The dish arrived and smelled fantastic: A light, fragrant aroma from the Silken Tofu and the Dashi Broth. After one bite, all I could do was smile. (^_^) It was just as wonderful as before. The *crispy* crust gave way to fresh, Silken Tofu, with their house-made special Soy Sauce / Dashi Broth providing a light sweetness behind the beautiful savory Broth. This is the best Agedashi Tofu in So Cal (again)! My J-Hound could only smile as well.
The next item was a new item from their Izakaya Menu: Geso Yaki (Roasted Calamari with Salt or Soy Sauce Base). Roasted Squid is another classic dish, but now, without the Binchotan (Japanese White Charcoal Tomo-san used to use) the Squid simply lacked the flavor that only roasting with Charcoal can give. :( The result was a rubbery, crisped Squid, lacking the depth of flavor that is the balance and main draw of this dish. Tomo-san is now forced to use a Salamander for these type of dishes, and the loss is apparent.
Our next dish arrived soon after: Tebasaki Pirikara-age (Spicy Chicken Wings). Despite the boring-sounding English name on the menu, this dish was anything but; we were in for a big surprise.
The Tebasaki Wings arrived with a gorgeous, glistening coat, and we could smell the roasted garlic well before Megumi-san brought out the dish. This was essentially a Japanese-style (or Tomo-style :) Fried Free-Range Chicken Wings with a house-made Spicy Marinade (just slightly spicy), and encrusted with fresh Garlic! The comparisons to Kyochon (the Korean Fried Chicken) immediately came up in our conversation after taking a bite. Izakaya Bincho's version is only mildly spicy (which I prefer) and while there's a beautiful Garlic aroma and bits of Garlic on each Wing, it wasn't anywhere near the overpowering version at Kyochon. The Chicken itself also tasted very fresh, and clean, and overall, this has become my favorite version of Japanese Tebasaki to date. Excellent!
Their Renkon Nikuzume (Stuffed Lotus Root) was a great item from their Yakitori Menu that they carried over. Only this time, it was cooked via the Salamander. Like the Squid, you lose something without the Binchotan (Japanese White Charcoal), but surprisingly the freshness of the ingredients and Tomo-san's earnestness came through: The Marinated Ground Chicken was so delicious, with their outstanding Tare (pronounced "Tah-Reh") Sauce. A touch of sweetness from the Mirin, but with a depth of flavor (from the Soy Sauce, Sake and other ingredients) that most Tare Sauces fall short on. It paired beautifully with the Lotus Root, and even without the charcoal, this dish turned out to be delicious!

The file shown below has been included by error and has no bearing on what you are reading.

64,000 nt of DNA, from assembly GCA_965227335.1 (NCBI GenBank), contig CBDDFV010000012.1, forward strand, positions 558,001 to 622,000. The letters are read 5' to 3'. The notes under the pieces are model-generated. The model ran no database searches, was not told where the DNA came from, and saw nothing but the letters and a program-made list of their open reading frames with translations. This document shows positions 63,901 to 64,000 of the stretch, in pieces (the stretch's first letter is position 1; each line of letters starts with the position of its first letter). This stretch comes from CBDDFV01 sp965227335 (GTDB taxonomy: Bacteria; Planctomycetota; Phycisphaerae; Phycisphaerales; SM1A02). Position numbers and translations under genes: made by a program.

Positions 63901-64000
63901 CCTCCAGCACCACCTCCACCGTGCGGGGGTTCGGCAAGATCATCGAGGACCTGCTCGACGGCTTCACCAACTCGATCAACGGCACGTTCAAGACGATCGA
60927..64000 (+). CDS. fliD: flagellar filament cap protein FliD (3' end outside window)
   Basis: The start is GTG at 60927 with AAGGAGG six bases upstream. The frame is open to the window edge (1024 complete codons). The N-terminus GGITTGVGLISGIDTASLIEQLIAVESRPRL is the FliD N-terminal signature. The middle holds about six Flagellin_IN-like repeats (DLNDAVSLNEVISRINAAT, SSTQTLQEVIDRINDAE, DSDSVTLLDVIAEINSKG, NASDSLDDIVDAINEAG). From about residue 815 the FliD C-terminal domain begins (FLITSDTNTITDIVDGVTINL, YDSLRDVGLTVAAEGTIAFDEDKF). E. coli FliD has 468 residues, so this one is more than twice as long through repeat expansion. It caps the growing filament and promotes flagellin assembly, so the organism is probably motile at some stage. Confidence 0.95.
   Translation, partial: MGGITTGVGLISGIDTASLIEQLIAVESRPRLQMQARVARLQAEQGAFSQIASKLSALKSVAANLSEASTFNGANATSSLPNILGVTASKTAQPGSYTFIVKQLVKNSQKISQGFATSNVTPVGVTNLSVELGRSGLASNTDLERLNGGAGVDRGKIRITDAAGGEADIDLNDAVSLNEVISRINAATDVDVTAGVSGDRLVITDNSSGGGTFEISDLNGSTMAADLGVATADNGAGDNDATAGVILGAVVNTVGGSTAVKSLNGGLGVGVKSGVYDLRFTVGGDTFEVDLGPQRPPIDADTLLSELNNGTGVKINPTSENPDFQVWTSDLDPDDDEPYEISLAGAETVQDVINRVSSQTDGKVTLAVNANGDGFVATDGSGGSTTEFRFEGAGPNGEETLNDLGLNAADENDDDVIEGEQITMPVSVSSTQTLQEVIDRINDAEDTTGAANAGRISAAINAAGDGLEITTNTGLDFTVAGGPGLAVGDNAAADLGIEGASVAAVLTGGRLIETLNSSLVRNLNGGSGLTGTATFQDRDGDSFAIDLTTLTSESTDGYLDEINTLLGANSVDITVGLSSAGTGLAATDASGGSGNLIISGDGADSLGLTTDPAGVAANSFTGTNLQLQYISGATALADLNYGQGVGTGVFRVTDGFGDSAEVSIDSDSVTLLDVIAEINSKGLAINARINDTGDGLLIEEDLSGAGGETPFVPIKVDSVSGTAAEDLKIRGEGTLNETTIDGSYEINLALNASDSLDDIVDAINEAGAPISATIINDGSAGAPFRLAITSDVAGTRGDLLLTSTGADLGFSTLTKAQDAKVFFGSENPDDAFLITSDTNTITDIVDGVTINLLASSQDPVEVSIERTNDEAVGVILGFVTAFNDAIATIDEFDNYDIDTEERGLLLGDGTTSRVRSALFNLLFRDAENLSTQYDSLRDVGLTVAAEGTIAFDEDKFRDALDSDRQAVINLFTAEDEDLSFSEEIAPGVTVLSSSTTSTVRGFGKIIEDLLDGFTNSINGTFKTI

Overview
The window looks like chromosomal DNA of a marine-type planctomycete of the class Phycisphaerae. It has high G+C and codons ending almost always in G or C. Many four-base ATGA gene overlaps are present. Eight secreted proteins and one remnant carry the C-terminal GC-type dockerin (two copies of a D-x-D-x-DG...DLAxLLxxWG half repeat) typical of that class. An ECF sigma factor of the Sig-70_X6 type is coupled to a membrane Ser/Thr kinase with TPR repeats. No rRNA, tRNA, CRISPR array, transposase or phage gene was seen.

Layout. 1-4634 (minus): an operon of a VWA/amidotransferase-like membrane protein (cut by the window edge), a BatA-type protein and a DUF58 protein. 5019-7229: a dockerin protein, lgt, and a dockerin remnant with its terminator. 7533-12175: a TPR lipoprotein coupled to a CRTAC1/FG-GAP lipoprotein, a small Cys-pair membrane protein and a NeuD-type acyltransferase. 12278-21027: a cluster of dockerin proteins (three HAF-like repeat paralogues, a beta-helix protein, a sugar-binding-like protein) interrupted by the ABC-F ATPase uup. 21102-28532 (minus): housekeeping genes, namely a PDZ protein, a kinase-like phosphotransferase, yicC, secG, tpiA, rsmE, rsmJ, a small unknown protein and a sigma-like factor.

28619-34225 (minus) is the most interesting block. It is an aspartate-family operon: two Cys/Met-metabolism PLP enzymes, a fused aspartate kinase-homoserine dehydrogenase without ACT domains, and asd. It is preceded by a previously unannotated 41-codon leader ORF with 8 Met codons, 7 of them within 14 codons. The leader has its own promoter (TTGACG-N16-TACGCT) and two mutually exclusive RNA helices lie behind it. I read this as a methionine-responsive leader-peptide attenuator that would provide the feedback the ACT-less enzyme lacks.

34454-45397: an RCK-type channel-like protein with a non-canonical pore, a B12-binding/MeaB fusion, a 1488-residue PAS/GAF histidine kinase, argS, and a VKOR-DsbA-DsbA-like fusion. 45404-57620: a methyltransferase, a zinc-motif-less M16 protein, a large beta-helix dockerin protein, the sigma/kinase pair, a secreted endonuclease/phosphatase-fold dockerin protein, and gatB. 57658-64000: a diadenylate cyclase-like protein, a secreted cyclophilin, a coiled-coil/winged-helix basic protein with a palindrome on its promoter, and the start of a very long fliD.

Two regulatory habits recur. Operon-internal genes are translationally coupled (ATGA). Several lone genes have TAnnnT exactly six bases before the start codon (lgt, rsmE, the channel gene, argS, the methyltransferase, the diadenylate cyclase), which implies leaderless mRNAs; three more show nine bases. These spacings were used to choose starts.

Continuing on, I just *had* to get one of their Onigiri (Rice Balls). For me, Onigiri is a true comfort food; a properly made one is just *soul-warming* and brings great happiness. (^_^)v At Yakitori Bincho, they delivered the best Japanese Rice Balls I've had outside of Japan, and I missed them dearly (especially with so many disastrous versions I had in the passing months since my last visit).
We ordered one of their Ume Onigiri (Japanese Ume Plum Rice Ball). I was so happy to find out it was just like before: Made fresh-to-order, with *the* perfect Warm Rice, and plenty of filling, so that we got a beautiful taste of Ume in every bite! This was so... natsukashii (wonderfully nostalgic)! This was straight from obaachan in Tokyo! (^_^) Good, homemade Rice Balls are my favorite comfort food! (along with a few other items :)
As if things couldn't get better, the next dish represented another great comfort food: Zosui (on the menu oddly as "Japanese style Risotto"), which it's not quite. It's more like a Japanese Rice Porridge Soup with Chicken.